Keeping records after retirement

Business Dilemmas

Dr Kathryn Leask

So what should you do with your records following retirement? Dr Kathryn Leask provides the answer






Dilemma 1

How long do I retain records?

Q I was a consultant orthopaedic surgeon and have had an extensive medico-legal practice. But now I have retired from my private practice and have now decided to bring my medico-legal practice to an end, too. 

Please could you advise me what my responsibilities are with regards to retention of the records I keep?

A Although the records relate to private medico-legal work, for the purposes of record retention, the GMC explains in its Confidentiality (2017) guidance:

‘Paragraph 130: The UK health departments publish guidance on how long health records should be kept and how they should be disposed of. You should follow the guidance, even if you do not work in the NHS.’

In terms of current guidance for the retention of records, NHSX published updated guidance on this topic: Records Management Code of Practice 2020. The minimum retention periods start at Appendix two on page 50 of the guidance, which is a ‘Health records retention schedule’. 

Although the NHSX guidance refers to NHS records, the same minimum retention periods can be applied to private records.

Civica Medical Billing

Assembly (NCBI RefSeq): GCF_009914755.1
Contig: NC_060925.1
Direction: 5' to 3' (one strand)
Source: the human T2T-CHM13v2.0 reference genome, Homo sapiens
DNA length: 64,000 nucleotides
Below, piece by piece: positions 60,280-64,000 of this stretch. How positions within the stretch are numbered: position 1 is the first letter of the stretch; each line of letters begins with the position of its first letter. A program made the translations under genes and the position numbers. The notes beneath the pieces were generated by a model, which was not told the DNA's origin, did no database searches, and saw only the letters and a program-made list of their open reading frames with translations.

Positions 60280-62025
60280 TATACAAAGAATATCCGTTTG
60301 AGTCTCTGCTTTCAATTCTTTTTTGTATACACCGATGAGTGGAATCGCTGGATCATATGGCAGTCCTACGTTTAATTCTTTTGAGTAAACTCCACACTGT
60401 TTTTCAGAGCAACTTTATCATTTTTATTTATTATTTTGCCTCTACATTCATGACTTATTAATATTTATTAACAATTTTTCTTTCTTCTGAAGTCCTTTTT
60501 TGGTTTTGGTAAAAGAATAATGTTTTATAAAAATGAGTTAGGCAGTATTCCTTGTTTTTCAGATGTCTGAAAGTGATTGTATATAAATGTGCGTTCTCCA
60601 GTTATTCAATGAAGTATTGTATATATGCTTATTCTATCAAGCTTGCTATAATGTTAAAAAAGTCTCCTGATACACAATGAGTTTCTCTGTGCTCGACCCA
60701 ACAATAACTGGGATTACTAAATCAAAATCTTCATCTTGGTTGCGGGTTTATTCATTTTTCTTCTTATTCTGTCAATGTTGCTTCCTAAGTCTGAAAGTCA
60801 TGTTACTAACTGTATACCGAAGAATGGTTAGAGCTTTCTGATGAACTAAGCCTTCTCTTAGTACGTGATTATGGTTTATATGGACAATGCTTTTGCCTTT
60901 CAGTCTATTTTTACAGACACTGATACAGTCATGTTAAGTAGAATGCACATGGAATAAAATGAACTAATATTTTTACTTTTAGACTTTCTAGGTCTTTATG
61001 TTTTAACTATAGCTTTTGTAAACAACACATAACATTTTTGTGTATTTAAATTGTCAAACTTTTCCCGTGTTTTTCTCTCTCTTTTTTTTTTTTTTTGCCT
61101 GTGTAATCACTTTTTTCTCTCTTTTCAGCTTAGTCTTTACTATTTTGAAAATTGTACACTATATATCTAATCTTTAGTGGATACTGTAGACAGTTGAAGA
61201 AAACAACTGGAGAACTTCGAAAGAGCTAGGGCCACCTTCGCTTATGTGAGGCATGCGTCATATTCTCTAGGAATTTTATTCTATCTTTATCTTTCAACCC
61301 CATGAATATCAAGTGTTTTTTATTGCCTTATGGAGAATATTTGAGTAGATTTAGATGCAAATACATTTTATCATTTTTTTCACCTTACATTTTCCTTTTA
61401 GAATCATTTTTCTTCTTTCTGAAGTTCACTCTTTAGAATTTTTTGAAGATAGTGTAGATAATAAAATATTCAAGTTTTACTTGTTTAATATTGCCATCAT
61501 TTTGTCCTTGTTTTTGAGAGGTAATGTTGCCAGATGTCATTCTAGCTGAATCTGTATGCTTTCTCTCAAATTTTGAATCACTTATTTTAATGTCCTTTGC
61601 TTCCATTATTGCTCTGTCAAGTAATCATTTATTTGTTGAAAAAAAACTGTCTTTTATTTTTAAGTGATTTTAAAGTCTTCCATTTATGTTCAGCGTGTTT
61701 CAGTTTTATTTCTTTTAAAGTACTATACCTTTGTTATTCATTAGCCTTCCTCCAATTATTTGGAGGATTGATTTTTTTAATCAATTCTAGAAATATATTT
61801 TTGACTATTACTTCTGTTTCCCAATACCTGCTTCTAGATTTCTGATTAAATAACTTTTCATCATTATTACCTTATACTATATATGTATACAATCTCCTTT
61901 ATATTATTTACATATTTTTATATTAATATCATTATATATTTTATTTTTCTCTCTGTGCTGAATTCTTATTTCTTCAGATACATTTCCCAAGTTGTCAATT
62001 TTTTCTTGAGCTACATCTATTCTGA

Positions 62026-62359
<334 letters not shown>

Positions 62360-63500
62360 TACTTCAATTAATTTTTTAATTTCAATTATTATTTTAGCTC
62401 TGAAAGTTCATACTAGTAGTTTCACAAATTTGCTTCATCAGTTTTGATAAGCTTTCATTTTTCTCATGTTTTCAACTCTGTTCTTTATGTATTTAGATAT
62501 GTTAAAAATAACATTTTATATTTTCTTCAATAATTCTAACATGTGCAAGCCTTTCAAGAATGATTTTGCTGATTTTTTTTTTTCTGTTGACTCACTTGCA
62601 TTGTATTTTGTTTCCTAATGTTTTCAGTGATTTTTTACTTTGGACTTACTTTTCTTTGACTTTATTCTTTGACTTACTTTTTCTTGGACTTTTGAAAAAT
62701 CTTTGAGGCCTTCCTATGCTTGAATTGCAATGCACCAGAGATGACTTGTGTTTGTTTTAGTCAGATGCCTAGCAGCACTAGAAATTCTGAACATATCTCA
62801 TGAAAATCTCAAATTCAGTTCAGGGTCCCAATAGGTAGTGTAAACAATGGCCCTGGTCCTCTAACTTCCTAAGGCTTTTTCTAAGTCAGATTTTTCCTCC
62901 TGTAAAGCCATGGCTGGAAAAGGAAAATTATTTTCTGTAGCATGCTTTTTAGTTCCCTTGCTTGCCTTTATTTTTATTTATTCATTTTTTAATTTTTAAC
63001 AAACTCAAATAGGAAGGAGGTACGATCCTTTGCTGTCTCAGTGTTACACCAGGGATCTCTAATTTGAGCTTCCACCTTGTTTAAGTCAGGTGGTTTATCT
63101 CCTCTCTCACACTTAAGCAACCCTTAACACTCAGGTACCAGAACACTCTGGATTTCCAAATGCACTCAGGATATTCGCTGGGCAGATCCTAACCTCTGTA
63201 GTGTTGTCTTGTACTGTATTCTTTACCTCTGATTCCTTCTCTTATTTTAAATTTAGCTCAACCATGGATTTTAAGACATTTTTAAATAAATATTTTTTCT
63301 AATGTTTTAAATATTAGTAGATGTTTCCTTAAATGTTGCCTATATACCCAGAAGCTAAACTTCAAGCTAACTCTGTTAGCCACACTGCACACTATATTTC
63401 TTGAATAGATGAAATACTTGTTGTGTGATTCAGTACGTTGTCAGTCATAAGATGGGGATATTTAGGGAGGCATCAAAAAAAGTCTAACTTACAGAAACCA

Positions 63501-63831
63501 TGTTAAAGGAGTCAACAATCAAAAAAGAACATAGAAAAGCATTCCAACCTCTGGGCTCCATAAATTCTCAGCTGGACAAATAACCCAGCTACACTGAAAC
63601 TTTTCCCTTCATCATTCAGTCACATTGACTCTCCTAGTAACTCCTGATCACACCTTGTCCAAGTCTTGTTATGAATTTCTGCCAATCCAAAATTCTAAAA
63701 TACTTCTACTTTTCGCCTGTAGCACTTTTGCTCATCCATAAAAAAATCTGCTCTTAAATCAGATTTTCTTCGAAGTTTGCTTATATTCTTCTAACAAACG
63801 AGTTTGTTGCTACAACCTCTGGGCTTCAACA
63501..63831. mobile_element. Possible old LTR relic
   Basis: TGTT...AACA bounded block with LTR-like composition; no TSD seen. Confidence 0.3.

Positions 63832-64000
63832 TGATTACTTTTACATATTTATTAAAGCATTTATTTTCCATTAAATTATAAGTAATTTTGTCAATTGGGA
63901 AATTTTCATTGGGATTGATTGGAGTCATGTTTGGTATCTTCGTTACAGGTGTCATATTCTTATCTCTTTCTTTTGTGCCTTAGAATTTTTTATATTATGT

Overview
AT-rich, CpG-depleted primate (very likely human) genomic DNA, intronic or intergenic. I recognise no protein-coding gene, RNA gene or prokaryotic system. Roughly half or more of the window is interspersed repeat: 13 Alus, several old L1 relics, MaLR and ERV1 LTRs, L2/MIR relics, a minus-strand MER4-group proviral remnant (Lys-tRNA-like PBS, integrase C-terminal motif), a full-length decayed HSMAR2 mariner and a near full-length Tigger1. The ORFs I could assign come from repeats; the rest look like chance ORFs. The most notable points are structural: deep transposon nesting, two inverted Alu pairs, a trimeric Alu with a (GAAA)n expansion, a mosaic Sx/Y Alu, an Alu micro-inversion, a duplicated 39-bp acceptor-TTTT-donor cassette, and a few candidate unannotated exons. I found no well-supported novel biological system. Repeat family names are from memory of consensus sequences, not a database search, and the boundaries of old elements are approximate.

Retain for ten years

The guidance advises that litigation records are retained for tenyears. When acting as an expert witness, the instructing solicitor should advise the expert witness when the case has concluded. 

It is common for instructing solicitors to ask that the bundle you are sent is destroyed at the end of the case, but, of course, that may mean you are unable to provide a response to a complaint or claim, should one arise later. 

These are very much minimum retention periods and you might choose to retain your records for longer in a particularly serious or contentious case. 

Bearing in mind that concerns or allegations can arise many years after the events in question, it can make it much harder to mount an effective defence if there are no existing records; for example, if a claim was made against you. 

The retention period for children’s records is much longer: typically to the child’s 25th birthday. There is a slight anomaly for a child who is 17 at the point treatment commences and their records would be kept until their 26th birthday. 

Data protection law

Your advantages of retaining records from a medico-legal point of view need to be balanced by the requirements of the General Data Protection Regulation (GDPR)Article 5(1)(e), which says you should not retain records for longer than necessary. 

There are also practical implications to consider when retaining medical records. Records should be stored securely to mitigate against breaches of personal data and confidential information. 

The GMC also states in its Confidentiality guidance: 

‘Paragraph129: You must make sure any other records you are responsible for, including financial, management or human resources records or records relating to complaints, are kept securely and are clear, accurate and up to date.’

The GMC does not define what ‘secure’ is, but a locked metal filing cabinet secured to a wall in a locked room or building is common practice.

Any digitised copies should be stored in accordance with British Standard BS10008:2014. This guarantees the integrity of the records and ensures they meet the requirements of the Civil Evidence Act 1995. 

This means that the records could be used as primary evidence to defend a claim against the